Spoiler Alert: There's No Such Thing As A "Quick Fix"

I know, I know: I hate to burst anyone's bubble here, or be the bearer of the bad-news-you-already-knew-but-wanted-to-pretend-you-didn't news. But, I am here to officially tell you:

There are no "quick fixes." 

There are no "shortcuts."

There are no magic singing-pills that will miraculously eradicate the vocal issues you struggle with (though if there is, someone get me in on that so we can split the profits 50/50, yeah?). 

When it comes to pretty much any skill we want to learn and hone - and most especially when it comes to that most elusive of instruments, the voice - it takes perseverance, practice, and patience. See, the voice, as I'm sure you're well aware is such a special and unique instrument, but along with that comes a lot of slippery slopes. Singing is HARD! It won't always be, but let's just take a moment to collectively give ourselves a damn hug and remind ourselves that we're working on something that is, indeed, tricky. No shame in admitting that. But, I have a lot of people come in here looking for advice on a "trick" to do this thing or that with their voices and while I do have a slew of tricks in my bag 'o tricks to help you clean out those bad-habits and build better ones, there isn't really any one trick that's going to just click it all in. If you think about it, the voice is really the ONLY instrument you have to actually build before you can use it the way you want to. No one hands guitar players (okay, unless they're a Luthier) a hunk of wood and tells them they have to learn how to build the guitar before they can even start learning chords! But with the voice, it's critical to build and establish a strong foundation and good vocal habits. You only get one voice, and if you blow it, you can't swap it out or buy a new one. It's also a *really* delicate instrument doing a lot of heavy-ass lifting. That's why it's so important to learn HOW it works, identify certain habits that YOU have when it comes to singing, and then do the work to replace the unhealthy habits with healthier ones. It's why, in m personal opinion, YouTube tutorials don't exactly cut it when it comes to the voice: everyone's voice, body, mental and emotional lives, and beliefs about singing are SO vastly different and subjective, that it really makes the "one-size-fits-all" approach not work so great. There's also a wealth of inaccurate, misunderstood, and just plain bad information out there about singing.

So. What to do about building your voice? Here's my steps for getting started with every student I see:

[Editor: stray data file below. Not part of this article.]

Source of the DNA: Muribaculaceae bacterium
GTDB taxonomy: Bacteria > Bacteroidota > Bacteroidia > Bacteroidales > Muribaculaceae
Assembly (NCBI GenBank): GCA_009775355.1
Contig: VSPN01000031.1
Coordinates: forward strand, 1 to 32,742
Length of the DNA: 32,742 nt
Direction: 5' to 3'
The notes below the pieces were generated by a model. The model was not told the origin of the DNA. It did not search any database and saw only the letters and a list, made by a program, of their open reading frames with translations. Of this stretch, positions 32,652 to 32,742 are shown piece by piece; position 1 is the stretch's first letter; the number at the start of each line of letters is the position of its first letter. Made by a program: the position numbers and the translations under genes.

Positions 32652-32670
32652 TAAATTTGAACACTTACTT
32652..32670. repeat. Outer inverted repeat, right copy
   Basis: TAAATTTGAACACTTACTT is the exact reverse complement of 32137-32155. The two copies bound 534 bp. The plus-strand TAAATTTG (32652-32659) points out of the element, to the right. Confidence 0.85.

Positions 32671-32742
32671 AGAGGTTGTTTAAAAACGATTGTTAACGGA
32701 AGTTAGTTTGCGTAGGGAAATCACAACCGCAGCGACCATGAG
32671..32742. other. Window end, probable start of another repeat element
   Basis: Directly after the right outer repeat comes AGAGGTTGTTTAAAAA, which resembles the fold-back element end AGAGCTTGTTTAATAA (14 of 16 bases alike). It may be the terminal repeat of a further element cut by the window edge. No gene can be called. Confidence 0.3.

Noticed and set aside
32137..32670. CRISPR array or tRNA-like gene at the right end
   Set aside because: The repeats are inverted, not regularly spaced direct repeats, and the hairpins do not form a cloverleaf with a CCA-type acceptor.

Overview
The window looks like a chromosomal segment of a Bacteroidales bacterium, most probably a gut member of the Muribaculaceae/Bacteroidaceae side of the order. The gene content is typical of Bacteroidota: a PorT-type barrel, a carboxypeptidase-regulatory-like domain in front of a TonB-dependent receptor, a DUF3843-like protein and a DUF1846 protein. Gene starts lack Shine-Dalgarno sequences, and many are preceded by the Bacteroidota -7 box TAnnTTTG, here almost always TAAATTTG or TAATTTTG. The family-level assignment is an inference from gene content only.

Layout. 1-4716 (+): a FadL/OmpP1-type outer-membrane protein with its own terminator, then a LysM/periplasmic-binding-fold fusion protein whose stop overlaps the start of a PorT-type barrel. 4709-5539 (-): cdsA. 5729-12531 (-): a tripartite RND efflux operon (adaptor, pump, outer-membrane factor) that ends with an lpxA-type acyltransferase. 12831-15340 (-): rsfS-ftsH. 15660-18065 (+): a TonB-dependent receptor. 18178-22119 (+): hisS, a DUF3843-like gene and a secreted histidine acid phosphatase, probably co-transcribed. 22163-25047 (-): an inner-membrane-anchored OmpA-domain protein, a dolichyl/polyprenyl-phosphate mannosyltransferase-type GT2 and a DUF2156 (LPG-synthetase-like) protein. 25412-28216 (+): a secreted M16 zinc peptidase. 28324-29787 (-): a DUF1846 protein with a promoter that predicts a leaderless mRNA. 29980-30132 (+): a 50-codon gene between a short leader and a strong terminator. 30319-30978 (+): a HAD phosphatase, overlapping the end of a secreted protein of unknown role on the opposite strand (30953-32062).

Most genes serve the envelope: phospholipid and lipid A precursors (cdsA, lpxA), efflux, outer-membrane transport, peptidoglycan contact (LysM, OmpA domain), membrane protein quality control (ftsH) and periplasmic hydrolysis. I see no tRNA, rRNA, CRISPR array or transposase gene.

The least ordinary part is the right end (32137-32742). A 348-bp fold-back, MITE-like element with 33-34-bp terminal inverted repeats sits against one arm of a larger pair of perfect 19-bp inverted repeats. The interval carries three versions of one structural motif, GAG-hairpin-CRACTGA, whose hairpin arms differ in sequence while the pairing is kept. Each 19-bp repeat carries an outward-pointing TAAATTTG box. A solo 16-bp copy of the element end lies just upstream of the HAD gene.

1. Get a professional opinion. You don't need to sign up for long-term lessons, per se; but I believe that it is crucial to have a voice coach give you an assessment of what you're doing healthily, and what you're doing unhealthily - and to explain to you HOW this is holding you back from singing the way you want to. They can give you a game plan based on where you're at now, and within a couple lessons. A note on this: beware ANY voice teachers who do promise a "quick fix" or any "this ONE trick transformed my voice!" rhetoric. While it may be true that one adjustment of a poor habit can vastly improve the quality of your singing, there's really not just "one" trick that will work for everyone. There are certainly best singing practices, but just be wary of someone who sounds like they're selling snake oil.

2. Learn how your instrument works. You'd be surprised how many singers don't even have a correct (or healthy) grasp of how their instrument works. There's no other instrumentalist in the world who plays their instrument without having a basic knowledge of how it works. Educate yourself - I promise it will make your navigation of vocal troubles SO much easier. A couple instructors I can personally vouch for and have studied with on Contemporary Vocal Technique are Dena Murray (Musician's Institute), Coreen Sheehan (Musician's Institute), and Anne Peckham (Berklee College of Music). These women really know their stuff - Dena Murray, in particular, has several amazing books that really make the voice easy to understand and tackle. 

3. Get the girls (or dudes) working! As I said above, there's no substitute for putting in the time and work on your vocal cords, and correcting any bad habits. It has such huge, long-ranging, and long-lasting effects on your voice and abilities as a singer - vocal health is no joke, and I know I sound like a stuffy, boring-ass Virgo here (guilty as charged!), but treat your voice like the precious damn thang it is! Practice doesn't need to be a long affair, either. I advocate for regularity in shorter bursts of time - but with focus on whatever concept or technique you are working on at the time. 

Here's an awesome TED video about practicing effectively - it doesn't have to be daunting, just focused, mindful, and done with some regularity. 

Happy singing, my loves.